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March 6, 2017 


I haven’t written as much as there’s so much happening while I’m getting more used to the life here everyday.

I haven’t really shed a tear much before but after reading about the stories my girls wrote of their lives before war and now I haven’t been able to stop tearing up.. I guess it takes  a minute to get used to the life and once you’ve gotten to a certain understanding, you start hearing more what is said around you. 

The more I get to know about the  lives of the people who I’m surrounded by, the more admiration i have for them. This feeling is accompanied with deep sadness, like a rock sitting on my heart. Their stories are difficult, there’s so much loss, but their outlook to life is about moving forward and making the best of all. They are so strong. The war took their homes and people close to them and it didn’t stop there, now they are imprisoned in countries where they don’t want to be, where they are treated with such disrespect, separated from their families and friends.
I have grown to understand that the ones who can reason why they don’t care of giving their helping hand to a refugee are the weakest of them all. They have let media brainwash them to think Syrian refugee’s are not people, that Syrian children are not kids, that muslims are bad and all terrorists, that Syrian want to take over countries.. yet they are kindest people i’ve met. They give and give and give even though they don’t have much.. 

They had it all before.. and now so many are forced to live like dogs. It could be you. If we let war keep happening, it could be you one day, or your child, or your grandchild. 

It’s very hard for me to work on the images i’ve taken of the people in Saida. I’ve captured a lot of these moments where they look so happy. It’s this moment I pressed the button on my camera, this moment I’m eternally grateful for. As SB’s slogan says ‘’Give Hope’’, their smiles on the images give hope to me. My heart is broken and yet I feel so much love looking at them. 


Day 14

How do you judge a kids behavior if all they’ve grown up with is violence? 

Today it was an easy breezy day for me teaching the sweet girls while rest of my team took two buses full of little kids to take the Lebanese school system exam by unicef. Well I didn’t expect to see my crew as shocked and traumatized after as I did. They didn’t expect to experience what they experienced. Due to different little errors, once they got there, they had to wait before let into the building. During that break a hell broke loose - kids throwing rocks and bricks, jumping out of bus windows, fighting,fighting, fighting, our male volunteer got punched in the face, another teacher got bit.. wild. But what to expect if these kids grow up in war, when looking for refuge, they are placed to neighborhoods that’s streets are filled with guns, drugs, dirt and violence. How does one punish a child if they haven’t even been given a chance? There’s only  so much we, the volunteers and teachers, can do.. though growing up I saw some of this environment as the kids here, I was given a possibility to experience love, care and kindness as well.. when I started writing this post now, I felt quite helpless but thinking back to my upbringing I just realized that it only takes one person to make a child see a lighter world. Every child deserves a fair chance. But war has made animals and the kids are born into wilderness. With every inch of my body, with all my soul I ask the sun to shine to the children, the wind to breeze like a gentle stroke on their cheek, for the trees and flowers to bring a scent of hope, the kitties playing around to bring joy to their faces,people to show them love, kindness and respect. Though human doing is why these children have to experience this struggle, thanks to the people I work with I haven’t lost hope in our kind and haven’t let bitterness take over.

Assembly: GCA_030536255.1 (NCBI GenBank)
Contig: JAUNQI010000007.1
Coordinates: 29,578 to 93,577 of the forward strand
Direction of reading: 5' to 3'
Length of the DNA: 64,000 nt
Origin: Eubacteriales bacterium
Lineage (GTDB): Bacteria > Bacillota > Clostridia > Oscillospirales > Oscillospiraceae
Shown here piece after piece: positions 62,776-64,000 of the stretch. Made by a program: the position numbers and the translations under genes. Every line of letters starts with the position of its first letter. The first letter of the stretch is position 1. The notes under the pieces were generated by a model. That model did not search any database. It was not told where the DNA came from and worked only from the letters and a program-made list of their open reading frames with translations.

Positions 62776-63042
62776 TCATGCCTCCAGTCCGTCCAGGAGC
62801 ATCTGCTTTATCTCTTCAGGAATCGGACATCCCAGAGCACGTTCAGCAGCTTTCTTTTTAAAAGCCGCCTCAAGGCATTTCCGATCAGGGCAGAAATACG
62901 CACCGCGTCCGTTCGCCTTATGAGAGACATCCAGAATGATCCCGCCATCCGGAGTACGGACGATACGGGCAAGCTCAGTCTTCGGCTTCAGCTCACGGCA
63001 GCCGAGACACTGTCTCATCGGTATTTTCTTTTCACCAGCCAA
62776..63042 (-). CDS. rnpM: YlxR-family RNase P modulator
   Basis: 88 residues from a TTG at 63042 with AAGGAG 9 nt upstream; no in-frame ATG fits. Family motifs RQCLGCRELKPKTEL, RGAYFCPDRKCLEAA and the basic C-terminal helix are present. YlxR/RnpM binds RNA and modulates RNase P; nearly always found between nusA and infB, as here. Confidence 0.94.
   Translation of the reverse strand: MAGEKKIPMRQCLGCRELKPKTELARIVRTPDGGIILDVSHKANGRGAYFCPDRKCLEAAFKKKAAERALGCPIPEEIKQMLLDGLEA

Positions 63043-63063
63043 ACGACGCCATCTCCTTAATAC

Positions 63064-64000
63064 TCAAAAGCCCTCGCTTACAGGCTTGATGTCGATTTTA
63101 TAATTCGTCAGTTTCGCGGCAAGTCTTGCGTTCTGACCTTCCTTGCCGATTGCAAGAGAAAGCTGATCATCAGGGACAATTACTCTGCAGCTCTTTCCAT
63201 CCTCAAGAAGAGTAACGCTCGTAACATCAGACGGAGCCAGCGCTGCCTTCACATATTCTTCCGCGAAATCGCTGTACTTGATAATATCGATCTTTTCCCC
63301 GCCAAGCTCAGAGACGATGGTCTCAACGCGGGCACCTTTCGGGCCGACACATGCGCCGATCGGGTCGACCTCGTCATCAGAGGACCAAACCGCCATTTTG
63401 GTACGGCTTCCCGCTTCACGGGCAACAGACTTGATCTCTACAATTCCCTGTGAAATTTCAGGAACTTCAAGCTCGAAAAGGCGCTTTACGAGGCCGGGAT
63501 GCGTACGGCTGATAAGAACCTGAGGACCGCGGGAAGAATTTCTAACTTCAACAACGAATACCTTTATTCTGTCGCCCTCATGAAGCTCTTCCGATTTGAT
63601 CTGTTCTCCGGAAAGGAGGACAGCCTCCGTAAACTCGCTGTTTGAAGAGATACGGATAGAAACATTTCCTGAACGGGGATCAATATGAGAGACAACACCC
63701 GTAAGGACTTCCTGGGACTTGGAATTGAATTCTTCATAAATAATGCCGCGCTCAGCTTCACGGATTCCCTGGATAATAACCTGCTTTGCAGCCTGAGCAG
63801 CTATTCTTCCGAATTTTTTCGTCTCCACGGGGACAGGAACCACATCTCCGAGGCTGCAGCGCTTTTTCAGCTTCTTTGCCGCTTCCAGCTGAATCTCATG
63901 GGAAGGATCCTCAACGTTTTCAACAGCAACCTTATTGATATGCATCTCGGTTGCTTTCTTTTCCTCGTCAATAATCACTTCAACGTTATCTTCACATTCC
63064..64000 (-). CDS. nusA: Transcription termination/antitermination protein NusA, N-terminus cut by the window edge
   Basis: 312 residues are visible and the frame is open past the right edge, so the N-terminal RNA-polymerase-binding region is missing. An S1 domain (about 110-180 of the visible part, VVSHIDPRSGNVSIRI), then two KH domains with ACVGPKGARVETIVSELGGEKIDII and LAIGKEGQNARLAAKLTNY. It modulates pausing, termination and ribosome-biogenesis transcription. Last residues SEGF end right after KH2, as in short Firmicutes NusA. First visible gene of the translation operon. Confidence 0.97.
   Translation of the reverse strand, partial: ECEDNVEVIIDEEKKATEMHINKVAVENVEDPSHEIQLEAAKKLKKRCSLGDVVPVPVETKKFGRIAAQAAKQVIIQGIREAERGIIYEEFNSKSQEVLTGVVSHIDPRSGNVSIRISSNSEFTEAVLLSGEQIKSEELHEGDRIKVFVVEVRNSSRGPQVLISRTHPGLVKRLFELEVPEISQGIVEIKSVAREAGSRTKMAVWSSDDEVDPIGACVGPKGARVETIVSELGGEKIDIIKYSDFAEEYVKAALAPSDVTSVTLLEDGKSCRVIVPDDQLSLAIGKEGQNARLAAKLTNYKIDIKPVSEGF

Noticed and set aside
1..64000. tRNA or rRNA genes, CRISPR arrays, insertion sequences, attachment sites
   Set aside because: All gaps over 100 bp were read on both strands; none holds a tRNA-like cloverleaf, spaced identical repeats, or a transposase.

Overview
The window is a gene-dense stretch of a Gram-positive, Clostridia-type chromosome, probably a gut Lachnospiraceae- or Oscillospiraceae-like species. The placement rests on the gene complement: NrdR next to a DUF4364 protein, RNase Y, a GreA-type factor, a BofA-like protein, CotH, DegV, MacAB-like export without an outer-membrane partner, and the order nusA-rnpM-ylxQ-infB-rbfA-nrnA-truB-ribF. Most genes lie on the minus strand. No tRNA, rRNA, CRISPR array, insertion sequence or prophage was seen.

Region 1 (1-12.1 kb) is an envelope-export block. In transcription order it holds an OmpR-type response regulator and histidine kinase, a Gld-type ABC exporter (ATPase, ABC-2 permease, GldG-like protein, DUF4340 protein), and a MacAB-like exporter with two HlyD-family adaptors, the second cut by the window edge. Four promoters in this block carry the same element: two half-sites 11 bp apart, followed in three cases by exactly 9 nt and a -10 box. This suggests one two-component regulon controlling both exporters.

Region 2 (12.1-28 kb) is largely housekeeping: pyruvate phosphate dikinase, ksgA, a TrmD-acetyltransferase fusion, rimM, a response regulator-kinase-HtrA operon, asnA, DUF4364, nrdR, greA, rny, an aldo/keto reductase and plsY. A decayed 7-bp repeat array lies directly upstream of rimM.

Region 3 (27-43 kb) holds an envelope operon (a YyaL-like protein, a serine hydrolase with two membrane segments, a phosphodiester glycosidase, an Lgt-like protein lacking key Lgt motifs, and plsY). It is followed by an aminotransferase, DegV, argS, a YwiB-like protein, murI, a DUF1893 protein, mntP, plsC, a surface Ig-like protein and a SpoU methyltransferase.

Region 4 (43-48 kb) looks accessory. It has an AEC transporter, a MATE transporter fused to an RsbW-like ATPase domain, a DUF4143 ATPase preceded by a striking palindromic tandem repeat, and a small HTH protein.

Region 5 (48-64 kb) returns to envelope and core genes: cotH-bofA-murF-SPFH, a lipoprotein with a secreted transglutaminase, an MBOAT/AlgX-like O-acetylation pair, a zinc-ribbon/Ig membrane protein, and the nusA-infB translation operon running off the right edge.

20th feb

I think the more I get used to the life here the less I know to write. 

I spend my days teaching English and preparing for classes. 

Oh, how I love all my students. Some classes I give are as basic as pronouncing “how are you” and asking “what is your name?” which response is “what is your name” and then I say “no what is your name” and then they say “what is your name”.. but my groups are very eager to learn and I love seeing them learn.